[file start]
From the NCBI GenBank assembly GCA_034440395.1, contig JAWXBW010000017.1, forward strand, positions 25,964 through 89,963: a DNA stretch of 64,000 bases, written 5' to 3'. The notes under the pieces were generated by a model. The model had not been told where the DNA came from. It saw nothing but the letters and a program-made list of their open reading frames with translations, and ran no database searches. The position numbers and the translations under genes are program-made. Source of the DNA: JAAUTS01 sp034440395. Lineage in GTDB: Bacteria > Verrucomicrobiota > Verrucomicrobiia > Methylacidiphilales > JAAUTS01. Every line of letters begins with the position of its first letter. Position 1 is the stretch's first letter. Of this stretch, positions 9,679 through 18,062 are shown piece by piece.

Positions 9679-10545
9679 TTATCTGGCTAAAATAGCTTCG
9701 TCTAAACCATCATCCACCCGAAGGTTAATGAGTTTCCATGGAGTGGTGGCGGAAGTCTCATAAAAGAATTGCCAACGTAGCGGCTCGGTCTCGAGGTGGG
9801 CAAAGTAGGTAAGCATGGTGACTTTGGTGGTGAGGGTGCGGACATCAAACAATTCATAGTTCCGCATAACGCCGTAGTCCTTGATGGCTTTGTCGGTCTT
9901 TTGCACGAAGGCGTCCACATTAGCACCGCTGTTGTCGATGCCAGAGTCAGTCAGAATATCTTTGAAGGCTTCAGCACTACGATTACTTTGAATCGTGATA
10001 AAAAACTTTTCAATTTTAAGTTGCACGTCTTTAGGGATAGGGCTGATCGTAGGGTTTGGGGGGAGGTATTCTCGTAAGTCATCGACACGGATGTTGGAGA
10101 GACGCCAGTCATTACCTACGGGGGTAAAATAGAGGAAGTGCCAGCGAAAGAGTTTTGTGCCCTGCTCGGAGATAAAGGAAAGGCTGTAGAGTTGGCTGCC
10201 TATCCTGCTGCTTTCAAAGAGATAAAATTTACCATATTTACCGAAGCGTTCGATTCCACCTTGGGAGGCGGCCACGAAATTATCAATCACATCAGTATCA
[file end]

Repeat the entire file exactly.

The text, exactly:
From the NCBI GenBank assembly GCA_034440395.1, contig JAWXBW010000017.1, forward strand, positions 25,964 through 89,963: a DNA stretch of 64,000 bases, written 5' to 3'. The notes under the pieces were generated by a model. The model had not been told where the DNA came from. It saw nothing but the letters and a program-made list of their open reading frames with translations, and ran no database searches. The position numbers and the translations under genes are program-made. Source of the DNA: JAAUTS01 sp034440395. Lineage in GTDB: Bacteria > Verrucomicrobiota > Verrucomicrobiia > Methylacidiphilales > JAAUTS01. Every line of letters begins with the position of its first letter. Position 1 is the stretch's first letter. Of this stretch, positions 9,679 through 18,062 are shown piece by piece.

Positions 9679-10545
9679 TTATCTGGCTAAAATAGCTTCG
9701 TCTAAACCATCATCCACCCGAAGGTTAATGAGTTTCCATGGAGTGGTGGCGGAAGTCTCATAAAAGAATTGCCAACGTAGCGGCTCGGTCTCGAGGTGGG
9801 CAAAGTAGGTAAGCATGGTGACTTTGGTGGTGAGGGTGCGGACATCAAACAATTCATAGTTCCGCATAACGCCGTAGTCCTTGATGGCTTTGTCGGTCTT
9901 TTGCACGAAGGCGTCCACATTAGCACCGCTGTTGTCGATGCCAGAGTCAGTCAGAATATCTTTGAAGGCTTCAGCACTACGATTACTTTGAATCGTGATA
10001 AAAAACTTTTCAATTTTAAGTTGCACGTCTTTAGGGATAGGGCTGATCGTAGGGTTTGGGGGGAGGTATTCTCGTAAGTCATCGACACGGATGTTGGAGA
10101 GACGCCAGTCATTACCTACGGGGGTAAAATAGAGGAAGTGCCAGCGAAAGAGTTTTGTGCCCTGCTCGGAGATAAAGGAAAGGCTGTAGAGTTGGCTGCC
10201 TATCCTGCTGCTTTCAAAGAGATAAAATTTACCATATTTACCGAAGCGTTCGATTCCACCTTGGGAGGCGGCCACGAAATTATCAATCACATCAGTATCA